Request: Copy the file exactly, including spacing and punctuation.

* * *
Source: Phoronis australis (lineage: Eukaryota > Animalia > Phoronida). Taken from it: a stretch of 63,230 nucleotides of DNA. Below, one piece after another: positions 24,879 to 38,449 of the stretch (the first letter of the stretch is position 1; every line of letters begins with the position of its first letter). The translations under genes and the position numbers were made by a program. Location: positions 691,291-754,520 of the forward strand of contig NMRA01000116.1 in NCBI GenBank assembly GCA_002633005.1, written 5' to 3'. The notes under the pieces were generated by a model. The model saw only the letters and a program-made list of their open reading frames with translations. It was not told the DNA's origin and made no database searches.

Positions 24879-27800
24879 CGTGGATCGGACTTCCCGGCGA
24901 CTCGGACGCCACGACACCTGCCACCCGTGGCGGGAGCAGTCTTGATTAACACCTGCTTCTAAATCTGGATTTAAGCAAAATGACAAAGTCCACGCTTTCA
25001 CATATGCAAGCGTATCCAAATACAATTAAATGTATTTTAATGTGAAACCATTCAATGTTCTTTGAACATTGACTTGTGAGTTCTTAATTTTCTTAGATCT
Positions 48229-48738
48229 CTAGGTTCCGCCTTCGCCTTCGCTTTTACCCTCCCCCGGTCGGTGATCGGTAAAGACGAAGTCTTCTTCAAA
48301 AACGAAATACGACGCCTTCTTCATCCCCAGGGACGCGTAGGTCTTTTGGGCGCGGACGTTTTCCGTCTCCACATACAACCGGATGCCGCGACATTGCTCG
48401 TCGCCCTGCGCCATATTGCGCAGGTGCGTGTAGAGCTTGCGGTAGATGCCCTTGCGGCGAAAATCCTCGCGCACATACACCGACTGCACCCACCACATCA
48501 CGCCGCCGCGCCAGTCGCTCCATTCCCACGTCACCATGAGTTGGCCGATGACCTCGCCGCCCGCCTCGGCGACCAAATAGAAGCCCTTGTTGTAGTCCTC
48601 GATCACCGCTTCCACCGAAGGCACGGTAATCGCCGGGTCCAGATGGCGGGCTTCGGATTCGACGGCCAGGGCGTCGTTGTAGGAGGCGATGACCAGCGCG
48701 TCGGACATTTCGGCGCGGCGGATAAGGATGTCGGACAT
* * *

Source: Phoronis australis (lineage: Eukaryota > Animalia > Phoronida). Taken from it: a stretch of 63,230 nucleotides of DNA. Below, one piece after another: positions 24,879 to 38,449 of the stretch (the first letter of the stretch is position 1; every line of letters begins with the position of its first letter). The translations under genes and the position numbers were made by a program. Location: positions 691,291-754,520 of the forward strand of contig NMRA01000116.1 in NCBI GenBank assembly GCA_002633005.1, written 5' to 3'. The notes under the pieces were generated by a model. The model saw only the letters and a program-made list of their open reading frames with translations. It was not told the DNA's origin and made no database searches.

Positions 24879-27800
24879 CGTGGATCGGACTTCCCGGCGA
24901 CTCGGACGCCACGACACCTGCCACCCGTGGCGGGAGCAGTCTTGATTAACACCTGCTTCTAAATCTGGATTTAAGCAAAATGACAAAGTCCACGCTTTCA
25001 CATATGCAAGCGTATCCAAATACAATTAAATGTATTTTAATGTGAAACCATTCAATGTTCTTTGAACATTGACTTGTGAGTTCTTAATTTTCTTAGATCT
Positions 48229-48738
48229 CTAGGTTCCGCCTTCGCCTTCGCTTTTACCCTCCCCCGGTCGGTGATCGGTAAAGACGAAGTCTTCTTCAAA
48301 AACGAAATACGACGCCTTCTTCATCCCCAGGGACGCGTAGGTCTTTTGGGCGCGGACGTTTTCCGTCTCCACATACAACCGGATGCCGCGACATTGCTCG
48401 TCGCCCTGCGCCATATTGCGCAGGTGCGTGTAGAGCTTGCGGTAGATGCCCTTGCGGCGAAAATCCTCGCGCACATACACCGACTGCACCCACCACATCA
48501 CGCCGCCGCGCCAGTCGCTCCATTCCCACGTCACCATGAGTTGGCCGATGACCTCGCCGCCCGCCTCGGCGACCAAATAGAAGCCCTTGTTGTAGTCCTC
48601 GATCACCGCTTCCACCGAAGGCACGGTAATCGCCGGGTCCAGATGGCGGGCTTCGGATTCGACGGCCAGGGCGTCGTTGTAGGAGGCGATGACCAGCGCG
48701 TCGGACATTTCGGCGCGGCGGATAAGGATGTCGGACAT